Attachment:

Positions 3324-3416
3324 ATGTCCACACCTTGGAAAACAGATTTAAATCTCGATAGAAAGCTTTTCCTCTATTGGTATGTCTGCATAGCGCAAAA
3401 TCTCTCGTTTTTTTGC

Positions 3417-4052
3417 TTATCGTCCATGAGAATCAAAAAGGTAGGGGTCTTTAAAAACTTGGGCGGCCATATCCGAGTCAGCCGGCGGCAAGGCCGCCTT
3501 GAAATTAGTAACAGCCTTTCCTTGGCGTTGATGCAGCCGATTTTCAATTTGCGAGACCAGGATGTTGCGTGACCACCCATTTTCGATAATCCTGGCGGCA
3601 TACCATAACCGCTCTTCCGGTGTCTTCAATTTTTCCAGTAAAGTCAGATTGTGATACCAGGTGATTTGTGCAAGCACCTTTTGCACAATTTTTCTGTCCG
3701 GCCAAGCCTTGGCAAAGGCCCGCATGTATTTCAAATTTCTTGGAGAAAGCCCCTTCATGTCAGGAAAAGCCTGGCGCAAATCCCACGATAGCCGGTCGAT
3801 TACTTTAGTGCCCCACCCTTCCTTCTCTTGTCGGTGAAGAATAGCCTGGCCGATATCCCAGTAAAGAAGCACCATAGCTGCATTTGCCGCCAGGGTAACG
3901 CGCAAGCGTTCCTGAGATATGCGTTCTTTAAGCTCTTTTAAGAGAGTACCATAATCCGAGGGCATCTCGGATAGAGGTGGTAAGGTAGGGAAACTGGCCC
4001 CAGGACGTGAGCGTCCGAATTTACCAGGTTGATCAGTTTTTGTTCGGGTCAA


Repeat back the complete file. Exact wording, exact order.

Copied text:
Positions 3324-3416
3324 ATGTCCACACCTTGGAAAACAGATTTAAATCTCGATAGAAAGCTTTTCCTCTATTGGTATGTCTGCATAGCGCAAAA
3401 TCTCTCGTTTTTTTGC

Positions 3417-4052
3417 TTATCGTCCATGAGAATCAAAAAGGTAGGGGTCTTTAAAAACTTGGGCGGCCATATCCGAGTCAGCCGGCGGCAAGGCCGCCTT
3501 GAAATTAGTAACAGCCTTTCCTTGGCGTTGATGCAGCCGATTTTCAATTTGCGAGACCAGGATGTTGCGTGACCACCCATTTTCGATAATCCTGGCGGCA
3601 TACCATAACCGCTCTTCCGGTGTCTTCAATTTTTCCAGTAAAGTCAGATTGTGATACCAGGTGATTTGTGCAAGCACCTTTTGCACAATTTTTCTGTCCG
3701 GCCAAGCCTTGGCAAAGGCCCGCATGTATTTCAAATTTCTTGGAGAAAGCCCCTTCATGTCAGGAAAAGCCTGGCGCAAATCCCACGATAGCCGGTCGAT
3801 TACTTTAGTGCCCCACCCTTCCTTCTCTTGTCGGTGAAGAATAGCCTGGCCGATATCCCAGTAAAGAAGCACCATAGCTGCATTTGCCGCCAGGGTAACG
3901 CGCAAGCGTTCCTGAGATATGCGTTCTTTAAGCTCTTTTAAGAGAGTACCATAATCCGAGGGCATCTCGGATAGAGGTGGTAAGGTAGGGAAACTGGCCC
4001 CAGGACGTGAGCGTCCGAATTTACCAGGTTGATCAGTTTTTGTTCGGGTCAA